Defective GYS1 does not transfer glucose to growing glycogen chains

Stable Identifier
Reaction [transition]
Homo sapiens
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Glycogen synthase 1 (GYS1) normally catalyzes the addition of glucose residues to a growing glycogen molecule. In its absence, glycogen synthesis fails. GYS1 ("muscle") is widely expressed in the body and its deficiency is most prominently associated with exercise intolerance and cardiomyopathy (Kolberg et al. 2007; Cameron et al. 2009). Two human GYS1 mutations have been described. The one annotated here is a nonsense mutation (Kolberg et al. 2007); no glycogen is detectable in microscopic studies of skeletal and cardiac muscle from affected individuals. The other is a frame-shift mutation predicted to encode a truncated protein with an abnormal carboxy terminus (Cameron et al. 2009).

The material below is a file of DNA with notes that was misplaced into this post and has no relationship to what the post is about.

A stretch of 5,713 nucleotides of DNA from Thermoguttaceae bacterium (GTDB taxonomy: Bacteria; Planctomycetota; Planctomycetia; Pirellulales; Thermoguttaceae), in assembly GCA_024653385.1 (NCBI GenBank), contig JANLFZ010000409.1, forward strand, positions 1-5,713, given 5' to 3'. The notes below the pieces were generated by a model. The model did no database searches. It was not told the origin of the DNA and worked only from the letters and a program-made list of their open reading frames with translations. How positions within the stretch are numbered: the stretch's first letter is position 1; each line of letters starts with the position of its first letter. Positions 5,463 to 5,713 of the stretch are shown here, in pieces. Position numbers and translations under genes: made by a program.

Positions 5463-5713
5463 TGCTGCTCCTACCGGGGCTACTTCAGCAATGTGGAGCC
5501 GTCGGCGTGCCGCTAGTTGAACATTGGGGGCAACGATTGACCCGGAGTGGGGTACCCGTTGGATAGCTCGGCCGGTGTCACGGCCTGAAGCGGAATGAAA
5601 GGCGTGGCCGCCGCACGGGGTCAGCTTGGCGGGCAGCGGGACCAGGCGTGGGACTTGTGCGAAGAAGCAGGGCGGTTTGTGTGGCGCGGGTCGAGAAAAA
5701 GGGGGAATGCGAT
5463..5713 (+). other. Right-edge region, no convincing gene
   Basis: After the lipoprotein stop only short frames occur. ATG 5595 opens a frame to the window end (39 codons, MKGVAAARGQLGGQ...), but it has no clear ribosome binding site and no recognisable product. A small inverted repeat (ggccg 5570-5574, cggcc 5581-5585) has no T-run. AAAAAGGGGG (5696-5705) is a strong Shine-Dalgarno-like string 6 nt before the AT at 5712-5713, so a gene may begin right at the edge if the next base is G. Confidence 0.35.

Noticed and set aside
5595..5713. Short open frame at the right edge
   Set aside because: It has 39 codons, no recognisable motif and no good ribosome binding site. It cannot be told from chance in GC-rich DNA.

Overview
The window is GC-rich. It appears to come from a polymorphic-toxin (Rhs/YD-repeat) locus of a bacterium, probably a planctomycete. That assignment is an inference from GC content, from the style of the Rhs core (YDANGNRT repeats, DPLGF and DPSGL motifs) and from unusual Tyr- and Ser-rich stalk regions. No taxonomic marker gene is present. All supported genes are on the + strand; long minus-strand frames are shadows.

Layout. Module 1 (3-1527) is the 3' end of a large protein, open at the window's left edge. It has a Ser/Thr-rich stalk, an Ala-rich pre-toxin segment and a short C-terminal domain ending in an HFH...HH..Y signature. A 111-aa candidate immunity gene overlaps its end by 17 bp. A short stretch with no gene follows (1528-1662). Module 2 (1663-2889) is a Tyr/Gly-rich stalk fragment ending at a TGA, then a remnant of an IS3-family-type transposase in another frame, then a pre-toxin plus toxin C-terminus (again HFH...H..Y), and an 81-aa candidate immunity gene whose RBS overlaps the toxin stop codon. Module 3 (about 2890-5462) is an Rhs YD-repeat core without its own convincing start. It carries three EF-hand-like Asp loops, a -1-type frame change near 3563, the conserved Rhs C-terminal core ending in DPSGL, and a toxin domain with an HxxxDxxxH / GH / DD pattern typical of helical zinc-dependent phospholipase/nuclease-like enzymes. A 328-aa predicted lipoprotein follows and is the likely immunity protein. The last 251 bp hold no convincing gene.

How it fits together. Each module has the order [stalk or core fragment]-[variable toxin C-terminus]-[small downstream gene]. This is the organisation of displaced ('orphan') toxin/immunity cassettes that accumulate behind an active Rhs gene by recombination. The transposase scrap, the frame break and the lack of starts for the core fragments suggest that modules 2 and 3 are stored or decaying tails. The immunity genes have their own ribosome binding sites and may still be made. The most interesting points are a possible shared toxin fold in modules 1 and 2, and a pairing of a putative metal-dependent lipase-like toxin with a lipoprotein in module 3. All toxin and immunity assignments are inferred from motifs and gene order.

Literature References
PubMed ID Title Journal Year
19699667 Identification of a novel mutation in GYS1 (muscle-specific glycogen synthase) resulting in sudden cardiac death, that is diagnosable from skin fibroblasts

Utgikar, R, Robinson, BH, Cameron, JM, Chiasson, D, Halliday, W, Ackerley, CA, Raiman, J, Mackay, N, Levandovskiy, V

Mol. Genet. Metab. 2009
17928598 Cardiomyopathy and exercise intolerance in muscle glycogen storage disease 0

Tulinius, M, Ostman-Smith, I, Gilljam, T, Holme, E, Oldfors, A, Jotorp, P, Forsander, G, Kollberg, G

N Engl J Med 2007
Catalyst Activity

glycogen (starch) synthase activity of oligoGlc-GYG1:GYS1 R462* tetramer [cytosol]

Normal reaction
Functional status

Loss of function of oligoGlc-GYG1:GYS1 R462* tetramer [cytosol]

Name Identifier Synonyms
glycogen storage disease DOID:2747 glycogenosis
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